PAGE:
Photo courtesy of Shiela Lee, www.shielalee.comDajia hao (translation: "Hello everyone!")! I've been telling myself that I would start blogging after I've settled in, and then in true Chao fashion, I put it off. Today I ran out of socks which means I'm probably pretty settled in. And now I'll try a little harder to live up to my blog name.
I'm spending the year in Kaohsiung Taiwan on a Fulbright Fellowship to serve as an English Teaching Assistant with the Kaohsiung City Education Bureau. This means I'm not a lead teacher, but a co-teacher with a local English teacher (you know, someone with real teaching experience and training). In addition to teaching kids proper grammar and pronunciation, I am to serve as a "cultural ambassador" (note: I assure you that the term came from the Fulbright Foundation, not from me)--for some of these kids, I'll be their first encounter with a real American person.
Kaohsiung has made a huge push for earlier English as a Foreign Language instruction in recent years. It's partly in rivalry with Taipei--wikipedia describes Kaohsiung as the "political mirror image" of the capital in the north--and all the taxi drivers keep thanking me for coming to teach English so they can be as good as Taipei. Part of the increased interest in English language is also wrapped up in Kaohsiung's attempts to become a part of the international community. This July, the city will host the 2009 World Games and everyone who is not worried about high school or college entrance exams is really excited. I think they see this as their big coming out party, similar to the way Beijing felt about this year's Olympics, and they want to make a good impression by speaking English really well.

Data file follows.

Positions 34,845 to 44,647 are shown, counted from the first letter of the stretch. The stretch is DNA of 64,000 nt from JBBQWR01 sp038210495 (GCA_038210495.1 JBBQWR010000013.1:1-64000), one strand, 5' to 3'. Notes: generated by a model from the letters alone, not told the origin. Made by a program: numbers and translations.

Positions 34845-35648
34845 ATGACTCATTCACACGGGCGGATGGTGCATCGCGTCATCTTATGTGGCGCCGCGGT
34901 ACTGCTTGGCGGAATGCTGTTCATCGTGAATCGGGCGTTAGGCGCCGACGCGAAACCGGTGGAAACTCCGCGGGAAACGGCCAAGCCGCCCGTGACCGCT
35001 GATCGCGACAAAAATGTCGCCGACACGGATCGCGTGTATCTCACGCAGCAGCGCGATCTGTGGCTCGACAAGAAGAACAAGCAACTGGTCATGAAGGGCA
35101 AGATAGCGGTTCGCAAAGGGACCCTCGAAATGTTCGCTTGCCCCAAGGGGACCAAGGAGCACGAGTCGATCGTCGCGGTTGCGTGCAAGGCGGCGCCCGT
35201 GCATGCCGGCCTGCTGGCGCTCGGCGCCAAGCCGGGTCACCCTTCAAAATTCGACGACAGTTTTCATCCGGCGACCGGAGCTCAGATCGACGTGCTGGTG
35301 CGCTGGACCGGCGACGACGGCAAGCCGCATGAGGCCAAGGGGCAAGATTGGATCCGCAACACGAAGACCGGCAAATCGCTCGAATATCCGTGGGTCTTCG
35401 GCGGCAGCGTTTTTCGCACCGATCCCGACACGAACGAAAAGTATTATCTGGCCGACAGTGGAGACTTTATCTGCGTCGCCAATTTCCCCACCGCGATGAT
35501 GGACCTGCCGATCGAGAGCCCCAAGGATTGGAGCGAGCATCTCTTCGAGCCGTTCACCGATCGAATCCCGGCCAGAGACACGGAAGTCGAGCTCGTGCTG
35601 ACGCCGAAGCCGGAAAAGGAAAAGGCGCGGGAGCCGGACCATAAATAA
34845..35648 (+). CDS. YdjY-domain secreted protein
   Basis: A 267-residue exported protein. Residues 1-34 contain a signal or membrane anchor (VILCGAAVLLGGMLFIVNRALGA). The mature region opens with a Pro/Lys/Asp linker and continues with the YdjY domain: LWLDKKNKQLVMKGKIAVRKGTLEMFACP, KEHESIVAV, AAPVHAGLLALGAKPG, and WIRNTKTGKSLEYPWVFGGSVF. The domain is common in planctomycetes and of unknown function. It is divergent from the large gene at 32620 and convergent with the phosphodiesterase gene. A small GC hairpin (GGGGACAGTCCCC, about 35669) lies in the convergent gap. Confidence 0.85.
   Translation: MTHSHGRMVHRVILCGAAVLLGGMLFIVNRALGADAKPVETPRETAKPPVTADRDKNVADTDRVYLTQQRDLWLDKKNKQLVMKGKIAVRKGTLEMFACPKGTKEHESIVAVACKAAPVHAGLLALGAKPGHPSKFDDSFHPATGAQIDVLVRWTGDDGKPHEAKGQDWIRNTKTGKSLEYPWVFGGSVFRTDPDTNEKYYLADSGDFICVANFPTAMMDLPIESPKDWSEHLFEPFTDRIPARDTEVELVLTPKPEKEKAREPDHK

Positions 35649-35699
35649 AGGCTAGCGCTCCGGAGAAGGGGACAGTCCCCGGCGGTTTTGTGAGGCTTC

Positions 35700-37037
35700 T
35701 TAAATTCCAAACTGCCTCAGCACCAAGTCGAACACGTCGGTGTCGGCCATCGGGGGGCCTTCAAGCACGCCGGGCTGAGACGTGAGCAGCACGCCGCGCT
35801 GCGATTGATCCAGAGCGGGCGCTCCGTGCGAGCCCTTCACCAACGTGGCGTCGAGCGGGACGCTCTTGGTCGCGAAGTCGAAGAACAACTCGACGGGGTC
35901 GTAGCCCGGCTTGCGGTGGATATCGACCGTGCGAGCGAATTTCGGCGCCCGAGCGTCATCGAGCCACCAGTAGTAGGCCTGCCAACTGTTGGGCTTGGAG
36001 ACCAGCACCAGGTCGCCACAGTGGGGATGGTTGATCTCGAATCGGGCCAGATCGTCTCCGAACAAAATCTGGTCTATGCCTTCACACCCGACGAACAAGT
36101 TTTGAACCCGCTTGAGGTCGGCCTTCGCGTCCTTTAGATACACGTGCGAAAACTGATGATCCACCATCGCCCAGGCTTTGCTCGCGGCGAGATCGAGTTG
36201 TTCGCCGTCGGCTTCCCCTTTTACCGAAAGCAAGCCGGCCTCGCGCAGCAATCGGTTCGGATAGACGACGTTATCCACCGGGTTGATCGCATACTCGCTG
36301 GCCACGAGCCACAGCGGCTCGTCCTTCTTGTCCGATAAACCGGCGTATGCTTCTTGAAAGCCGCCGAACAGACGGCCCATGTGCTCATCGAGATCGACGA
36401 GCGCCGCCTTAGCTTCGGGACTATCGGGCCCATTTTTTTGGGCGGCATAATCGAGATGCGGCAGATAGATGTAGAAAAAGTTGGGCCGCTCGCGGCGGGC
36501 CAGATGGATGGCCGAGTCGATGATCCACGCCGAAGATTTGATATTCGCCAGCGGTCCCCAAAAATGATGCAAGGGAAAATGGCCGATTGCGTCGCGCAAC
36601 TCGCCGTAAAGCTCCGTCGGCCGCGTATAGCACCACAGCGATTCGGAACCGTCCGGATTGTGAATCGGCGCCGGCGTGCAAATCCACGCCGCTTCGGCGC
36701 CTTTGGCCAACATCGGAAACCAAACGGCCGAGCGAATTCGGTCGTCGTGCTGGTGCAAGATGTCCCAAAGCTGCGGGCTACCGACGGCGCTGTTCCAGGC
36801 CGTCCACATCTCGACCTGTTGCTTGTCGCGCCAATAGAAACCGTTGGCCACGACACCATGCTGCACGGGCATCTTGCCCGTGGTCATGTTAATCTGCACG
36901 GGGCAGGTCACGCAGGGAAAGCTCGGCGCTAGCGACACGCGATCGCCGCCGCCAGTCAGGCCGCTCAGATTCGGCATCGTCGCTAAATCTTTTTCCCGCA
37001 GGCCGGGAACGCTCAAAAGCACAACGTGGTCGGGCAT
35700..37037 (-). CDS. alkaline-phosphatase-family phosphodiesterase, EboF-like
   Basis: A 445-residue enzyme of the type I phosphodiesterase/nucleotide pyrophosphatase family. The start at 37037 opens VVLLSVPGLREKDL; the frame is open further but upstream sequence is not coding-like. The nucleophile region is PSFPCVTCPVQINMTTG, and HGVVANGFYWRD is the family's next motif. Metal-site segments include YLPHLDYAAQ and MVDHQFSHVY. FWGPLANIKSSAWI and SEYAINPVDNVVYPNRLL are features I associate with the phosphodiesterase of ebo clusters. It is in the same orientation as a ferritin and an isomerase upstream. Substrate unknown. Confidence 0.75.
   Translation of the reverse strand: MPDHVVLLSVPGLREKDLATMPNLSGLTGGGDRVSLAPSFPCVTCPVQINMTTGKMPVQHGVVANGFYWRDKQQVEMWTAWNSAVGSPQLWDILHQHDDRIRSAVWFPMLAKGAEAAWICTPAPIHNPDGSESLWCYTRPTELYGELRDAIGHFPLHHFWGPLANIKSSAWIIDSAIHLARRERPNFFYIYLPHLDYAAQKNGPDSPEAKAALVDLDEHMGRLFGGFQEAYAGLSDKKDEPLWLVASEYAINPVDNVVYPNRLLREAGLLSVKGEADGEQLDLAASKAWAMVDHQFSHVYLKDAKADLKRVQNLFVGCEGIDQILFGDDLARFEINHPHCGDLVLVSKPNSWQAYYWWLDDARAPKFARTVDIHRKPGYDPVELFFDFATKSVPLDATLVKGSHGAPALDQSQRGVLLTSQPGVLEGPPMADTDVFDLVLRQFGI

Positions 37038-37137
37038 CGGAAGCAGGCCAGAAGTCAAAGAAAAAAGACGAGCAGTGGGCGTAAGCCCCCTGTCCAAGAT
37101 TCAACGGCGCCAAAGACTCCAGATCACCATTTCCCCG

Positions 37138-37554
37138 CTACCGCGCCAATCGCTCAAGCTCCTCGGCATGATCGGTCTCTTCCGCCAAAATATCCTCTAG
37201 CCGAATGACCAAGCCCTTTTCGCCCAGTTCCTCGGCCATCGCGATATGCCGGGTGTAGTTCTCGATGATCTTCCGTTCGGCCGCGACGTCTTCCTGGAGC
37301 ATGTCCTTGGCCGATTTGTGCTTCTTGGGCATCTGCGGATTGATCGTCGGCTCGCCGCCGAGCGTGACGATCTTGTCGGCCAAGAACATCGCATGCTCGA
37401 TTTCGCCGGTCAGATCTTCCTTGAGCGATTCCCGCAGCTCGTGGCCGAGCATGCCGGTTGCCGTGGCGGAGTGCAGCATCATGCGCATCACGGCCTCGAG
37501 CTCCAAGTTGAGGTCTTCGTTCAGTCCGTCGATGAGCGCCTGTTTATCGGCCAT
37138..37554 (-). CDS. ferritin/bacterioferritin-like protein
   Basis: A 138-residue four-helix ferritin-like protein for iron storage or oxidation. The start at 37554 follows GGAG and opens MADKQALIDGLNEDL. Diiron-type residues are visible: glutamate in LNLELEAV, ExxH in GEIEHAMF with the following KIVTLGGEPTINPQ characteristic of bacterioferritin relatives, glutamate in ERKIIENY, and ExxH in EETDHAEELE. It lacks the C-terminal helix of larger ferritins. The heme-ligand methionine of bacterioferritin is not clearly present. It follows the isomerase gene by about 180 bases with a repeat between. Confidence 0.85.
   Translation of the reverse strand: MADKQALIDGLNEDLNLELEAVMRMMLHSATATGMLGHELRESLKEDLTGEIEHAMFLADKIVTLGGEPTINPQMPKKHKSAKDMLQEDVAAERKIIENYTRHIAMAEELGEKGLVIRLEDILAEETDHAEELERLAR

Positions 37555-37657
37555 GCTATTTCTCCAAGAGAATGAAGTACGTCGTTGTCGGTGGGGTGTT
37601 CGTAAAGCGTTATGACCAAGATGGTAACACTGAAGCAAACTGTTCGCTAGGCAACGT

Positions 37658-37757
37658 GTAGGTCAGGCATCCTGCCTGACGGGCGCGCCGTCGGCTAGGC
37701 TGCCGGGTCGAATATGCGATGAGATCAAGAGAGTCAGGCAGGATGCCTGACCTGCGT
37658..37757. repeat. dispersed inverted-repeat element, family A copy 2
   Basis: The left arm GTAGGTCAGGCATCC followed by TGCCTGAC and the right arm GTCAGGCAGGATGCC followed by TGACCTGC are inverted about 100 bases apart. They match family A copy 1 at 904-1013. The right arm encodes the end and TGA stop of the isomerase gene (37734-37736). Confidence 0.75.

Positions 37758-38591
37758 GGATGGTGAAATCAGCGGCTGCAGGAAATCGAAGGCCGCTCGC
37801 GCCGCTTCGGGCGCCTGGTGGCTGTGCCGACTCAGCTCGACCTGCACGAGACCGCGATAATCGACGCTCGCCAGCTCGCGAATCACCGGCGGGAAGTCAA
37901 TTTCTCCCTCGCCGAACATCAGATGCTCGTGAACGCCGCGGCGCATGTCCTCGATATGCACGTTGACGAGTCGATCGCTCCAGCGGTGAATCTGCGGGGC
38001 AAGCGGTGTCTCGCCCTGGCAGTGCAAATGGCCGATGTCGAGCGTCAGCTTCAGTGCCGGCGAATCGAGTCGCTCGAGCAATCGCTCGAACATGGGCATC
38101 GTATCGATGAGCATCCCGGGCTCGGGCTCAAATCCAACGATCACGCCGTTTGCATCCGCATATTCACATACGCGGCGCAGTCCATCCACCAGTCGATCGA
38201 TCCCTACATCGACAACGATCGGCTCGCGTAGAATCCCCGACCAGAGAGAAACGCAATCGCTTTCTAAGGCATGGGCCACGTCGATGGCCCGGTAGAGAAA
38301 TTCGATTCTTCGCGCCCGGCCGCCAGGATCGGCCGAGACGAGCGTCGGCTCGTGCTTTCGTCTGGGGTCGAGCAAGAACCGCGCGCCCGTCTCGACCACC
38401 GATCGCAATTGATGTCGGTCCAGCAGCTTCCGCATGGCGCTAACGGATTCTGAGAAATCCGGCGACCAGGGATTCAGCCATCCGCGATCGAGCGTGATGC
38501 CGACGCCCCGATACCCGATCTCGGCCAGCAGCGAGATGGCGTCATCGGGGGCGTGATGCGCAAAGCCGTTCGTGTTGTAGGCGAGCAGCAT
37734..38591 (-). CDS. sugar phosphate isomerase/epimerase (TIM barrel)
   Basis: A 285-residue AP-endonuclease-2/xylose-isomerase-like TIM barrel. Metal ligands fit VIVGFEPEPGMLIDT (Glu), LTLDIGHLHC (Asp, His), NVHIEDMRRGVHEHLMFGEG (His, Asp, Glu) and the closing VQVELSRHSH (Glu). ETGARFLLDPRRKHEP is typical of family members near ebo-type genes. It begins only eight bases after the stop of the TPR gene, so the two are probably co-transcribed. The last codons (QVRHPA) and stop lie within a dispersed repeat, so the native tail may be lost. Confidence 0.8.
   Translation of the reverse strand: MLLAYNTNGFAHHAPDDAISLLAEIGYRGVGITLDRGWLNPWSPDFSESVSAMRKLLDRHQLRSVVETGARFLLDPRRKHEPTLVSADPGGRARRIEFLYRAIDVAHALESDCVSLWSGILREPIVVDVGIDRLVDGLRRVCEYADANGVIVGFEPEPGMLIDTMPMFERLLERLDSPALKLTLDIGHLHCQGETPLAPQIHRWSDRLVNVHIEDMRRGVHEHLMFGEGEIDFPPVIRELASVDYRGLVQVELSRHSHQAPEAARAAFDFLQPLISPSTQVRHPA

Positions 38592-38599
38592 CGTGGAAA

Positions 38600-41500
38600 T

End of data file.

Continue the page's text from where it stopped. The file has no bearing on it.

I also get the sense that a change in educational philosophy is emerging--at least among the administration. The school officials who spoke to us said they wanted us to inspire their students to be more creative. They seem disillusioned with the Taiwanese educational system's heavy emphasis on rote memorization and testing and warn us that we may have trouble engaging kids because they're more worried about getting the right answer on exams than thinking about English as a means of communication. They also, however, take great pride in joking that "in Taiwan, we want our kids to focus less on testing so they will become more creative like american students. In America, they want their kids to do better on tests so they can compete with Taiwan." Somehow, it only makes me laugh a little.